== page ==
By turns fun, sophisticated, and celebratory, this is an eye-popping and inventive companion to the hit show Mad Men, as well as a salute to the era of cocktails and Camelot. Inspired by the artistic styles that defined 1960s advertising, Dyna Moe creates a candy-colored record of the time, exploring such topics as:
? The office culture, including secretary etiquette and hangover workarounds
? The cocktail craze, with Sally Draper’s cocktail menu
? Pastimes and fads, such as Pete and Trudy’s dancing lessons and Bert Cooper’s art
? ’60s icons from Jackie to Marilyn
? Boardroom and bedroom shenanigans
? The burgeoning suburban lifestyle
? Fabulous fashion, including hairstyle how-tos and bonus paper dolls of Joan
-Los Angeles Times
“Fans pining over the end of the AMC series’ spectacular fourth season can be consoled with this funny, spot-on cartoon guide to Don Draper’s world.”
“Playful and slightly irreverent, this official companion to the series would be welcomed by anybody mad about Mad Men.”
“Great for the coffee table.”
“If you Mad Menned yourself (and if you don’t know what we mean, then you didn’t), you’ll recognize the gorgeous illustrations by Dyna Moe, now turned into a book celebrating all things Draper & Co. Perfect to ease your withdrawal symptoms now that the season is over.”
“Know someone who’s already counting down the days until the next season of Mad Men? Keep him preoccupied with this interactive coffee table book, which is filled with little-known facts about the show, artwork from advertising’s heyday, and (our favorite part) ingredients for making the perfect Manhattan.”
“[A] hilarious and beautifully illustrated book that gives you a view of the ’60s as seen through the eyes of the characters of Mad Men. If you’re at all a fan of the show or even just a fan of the look of the show, this book is waiting for you. We can’t recommend it enough. It’ll get you through those cold, dark months before the start of Season 5.”
“Dyna Moe, the artist behind the Mad Men Yourself game on AMC’s Website, takes you inside the world of the show with a guide to the cocktails, fads and culture of the era, all lavishly illustrated. Liver disease and misogyny never looked so fun!”
-Television Without Pity
“Apart from having all the seasons on DVD, I can’t think of anything a devoted Mad Men fan might want more than the new “Mad Men: The Illustrated World” book by the artist and comedian Dyna Moe.”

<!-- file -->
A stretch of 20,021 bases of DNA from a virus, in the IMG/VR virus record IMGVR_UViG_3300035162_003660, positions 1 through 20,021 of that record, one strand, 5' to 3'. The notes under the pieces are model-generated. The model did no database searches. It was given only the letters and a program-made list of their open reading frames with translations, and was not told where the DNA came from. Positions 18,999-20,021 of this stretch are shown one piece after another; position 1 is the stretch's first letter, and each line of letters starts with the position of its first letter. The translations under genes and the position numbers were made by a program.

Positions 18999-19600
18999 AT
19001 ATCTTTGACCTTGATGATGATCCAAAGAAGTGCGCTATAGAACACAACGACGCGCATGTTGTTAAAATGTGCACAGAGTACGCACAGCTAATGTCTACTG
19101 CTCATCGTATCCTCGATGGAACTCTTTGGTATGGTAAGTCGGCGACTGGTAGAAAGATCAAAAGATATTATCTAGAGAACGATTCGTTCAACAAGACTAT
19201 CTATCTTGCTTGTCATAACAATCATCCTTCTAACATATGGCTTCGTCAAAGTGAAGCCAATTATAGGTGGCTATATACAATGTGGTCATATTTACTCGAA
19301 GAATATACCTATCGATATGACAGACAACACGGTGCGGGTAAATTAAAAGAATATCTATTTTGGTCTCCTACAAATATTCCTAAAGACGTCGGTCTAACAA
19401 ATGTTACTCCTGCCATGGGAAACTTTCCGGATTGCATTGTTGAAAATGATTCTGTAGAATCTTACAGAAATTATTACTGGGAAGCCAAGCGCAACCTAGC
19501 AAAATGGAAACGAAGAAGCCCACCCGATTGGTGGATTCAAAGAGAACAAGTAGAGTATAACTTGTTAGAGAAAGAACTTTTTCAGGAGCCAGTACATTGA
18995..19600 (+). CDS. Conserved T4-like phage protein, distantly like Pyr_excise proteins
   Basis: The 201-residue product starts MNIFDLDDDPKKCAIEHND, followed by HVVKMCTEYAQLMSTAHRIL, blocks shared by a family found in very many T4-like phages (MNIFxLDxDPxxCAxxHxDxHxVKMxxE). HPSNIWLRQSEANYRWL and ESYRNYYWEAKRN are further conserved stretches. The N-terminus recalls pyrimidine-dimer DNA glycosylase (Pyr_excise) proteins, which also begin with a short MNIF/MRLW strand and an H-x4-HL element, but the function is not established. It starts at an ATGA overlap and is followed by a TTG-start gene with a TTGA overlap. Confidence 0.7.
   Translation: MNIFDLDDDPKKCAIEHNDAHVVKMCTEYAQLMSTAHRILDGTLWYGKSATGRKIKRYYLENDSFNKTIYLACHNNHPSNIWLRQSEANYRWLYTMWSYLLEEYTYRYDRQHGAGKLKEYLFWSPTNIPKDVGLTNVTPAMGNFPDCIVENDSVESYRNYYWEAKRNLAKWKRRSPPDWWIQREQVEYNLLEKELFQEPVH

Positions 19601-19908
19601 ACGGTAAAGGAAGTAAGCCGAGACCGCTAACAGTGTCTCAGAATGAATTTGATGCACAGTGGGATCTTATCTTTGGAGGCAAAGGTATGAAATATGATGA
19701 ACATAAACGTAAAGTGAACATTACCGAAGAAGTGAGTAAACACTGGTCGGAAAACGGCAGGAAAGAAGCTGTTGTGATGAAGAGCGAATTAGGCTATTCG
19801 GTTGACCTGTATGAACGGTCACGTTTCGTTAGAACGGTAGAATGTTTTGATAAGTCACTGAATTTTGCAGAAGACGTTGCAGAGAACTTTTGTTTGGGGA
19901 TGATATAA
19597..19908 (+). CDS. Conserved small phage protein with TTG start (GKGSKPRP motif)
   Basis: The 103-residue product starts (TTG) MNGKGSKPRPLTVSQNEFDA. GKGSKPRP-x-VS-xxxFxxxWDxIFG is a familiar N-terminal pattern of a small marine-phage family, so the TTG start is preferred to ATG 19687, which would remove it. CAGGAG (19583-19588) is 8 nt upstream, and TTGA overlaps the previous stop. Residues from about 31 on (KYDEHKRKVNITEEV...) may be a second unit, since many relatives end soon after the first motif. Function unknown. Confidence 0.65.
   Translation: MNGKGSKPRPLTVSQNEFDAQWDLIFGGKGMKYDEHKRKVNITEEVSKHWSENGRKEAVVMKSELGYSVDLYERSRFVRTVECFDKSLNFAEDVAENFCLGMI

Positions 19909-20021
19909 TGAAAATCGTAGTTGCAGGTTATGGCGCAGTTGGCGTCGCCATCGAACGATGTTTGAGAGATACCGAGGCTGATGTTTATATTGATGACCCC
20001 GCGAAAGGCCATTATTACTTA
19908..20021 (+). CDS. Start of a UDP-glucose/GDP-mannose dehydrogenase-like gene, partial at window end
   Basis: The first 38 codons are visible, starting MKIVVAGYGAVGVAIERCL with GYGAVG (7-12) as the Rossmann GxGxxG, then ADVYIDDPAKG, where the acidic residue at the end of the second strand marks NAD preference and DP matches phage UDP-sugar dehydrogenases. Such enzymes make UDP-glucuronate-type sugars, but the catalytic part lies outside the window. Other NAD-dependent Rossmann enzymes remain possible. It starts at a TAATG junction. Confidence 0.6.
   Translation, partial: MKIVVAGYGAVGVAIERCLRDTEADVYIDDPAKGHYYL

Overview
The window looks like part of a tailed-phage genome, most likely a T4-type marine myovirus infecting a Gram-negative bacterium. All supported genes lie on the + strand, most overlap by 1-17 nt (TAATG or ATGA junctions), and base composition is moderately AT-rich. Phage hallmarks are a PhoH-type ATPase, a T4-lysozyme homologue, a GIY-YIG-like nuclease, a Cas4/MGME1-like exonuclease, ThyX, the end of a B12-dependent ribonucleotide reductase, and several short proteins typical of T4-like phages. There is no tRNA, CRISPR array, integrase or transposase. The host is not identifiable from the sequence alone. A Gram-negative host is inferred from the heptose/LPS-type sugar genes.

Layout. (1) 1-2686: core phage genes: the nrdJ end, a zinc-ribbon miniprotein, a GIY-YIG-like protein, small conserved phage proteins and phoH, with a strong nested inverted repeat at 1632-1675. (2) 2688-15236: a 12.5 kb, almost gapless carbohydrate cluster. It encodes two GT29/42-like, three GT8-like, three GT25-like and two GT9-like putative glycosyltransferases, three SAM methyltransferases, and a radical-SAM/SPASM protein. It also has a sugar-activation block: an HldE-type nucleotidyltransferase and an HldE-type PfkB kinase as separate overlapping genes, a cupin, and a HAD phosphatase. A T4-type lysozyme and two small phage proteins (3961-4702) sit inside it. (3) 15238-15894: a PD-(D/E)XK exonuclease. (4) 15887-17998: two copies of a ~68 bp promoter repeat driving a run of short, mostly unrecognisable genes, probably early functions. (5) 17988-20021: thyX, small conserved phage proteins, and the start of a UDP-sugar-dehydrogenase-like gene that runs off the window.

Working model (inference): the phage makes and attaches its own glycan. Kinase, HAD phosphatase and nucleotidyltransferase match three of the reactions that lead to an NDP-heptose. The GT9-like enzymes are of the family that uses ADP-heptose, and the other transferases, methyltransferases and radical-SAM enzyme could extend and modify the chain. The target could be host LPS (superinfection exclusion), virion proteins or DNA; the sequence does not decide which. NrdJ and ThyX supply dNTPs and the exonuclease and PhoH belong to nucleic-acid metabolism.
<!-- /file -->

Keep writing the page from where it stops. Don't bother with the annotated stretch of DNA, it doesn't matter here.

“A tongue-in-cheek guide to the 1960’s… an illustrated collection of stories, featuring hilarious “tips” for navigating oneself through the times. Since we’ve had it here in the Parlour apartment, we’ve also had to stop it from magically disappearing into visitor’s bags.”
How did you start creating the Mad Men illustrations?
Rich Sommer, who plays “Harry Crane,” and I were both members of the comedy community centered around the Upright Citizens Brigade Theatre in New York. Once the first season of Mad Men started airing, I got back in touch to tell him how much I enjoyed the show and we emailed back and forth for a little bit—me asking nitpicky insider questions and him graciously answering them (there’s a lot of downtime on a set, I guess).
He asked me to help him come up with a Christmas card idea he could send to his fellow cast members that year and I suggested nicking the look of advertising cartoons of the time and drawing the 1960 Sterling Cooper Christmas Party. From there… everything else.
Have you been a fan of the show from the beginning?
I started watching it about three or four episodes into the first season. I don’t have cable, so I rely on the largess of neighbors and the bounty of the internet.
Are you a fan of this time period?
I am a fan of mid-century design and not so much a fan of institutionalized misogyny and racism… so 50/50.
Who is your favorite character to illustrate?
The elusive Dale. He appears nowhere in this book.
How did you decide which scenes to feature in the book?
Since the concept of the book is focused on background information on historical and cultural topics relevant to the Mad Men era (1960 – 1964ish), the topics covered dictated what the illustrations would be.
What does the cast think of your illustrations?
The cast members I’ve met or with whom I’ve emailed are enthusiastic—violently enthusiastic in some cases. If any other actor hates the way I draw them, he or she is well mannered enough to stew in silence.
What’s some of your favorite features from the new book?
I think people will enjoy the themed menus of period recipes, unless they actually try to cook the food. These recipes are better in theory.
What’s next for Dyna Moe?
I’m focusing back on comedy and filmmaking. A series of shorts I made with my colleague Mitch Magee will be airing on HBO as a part of the second season of Funny or Die Presents.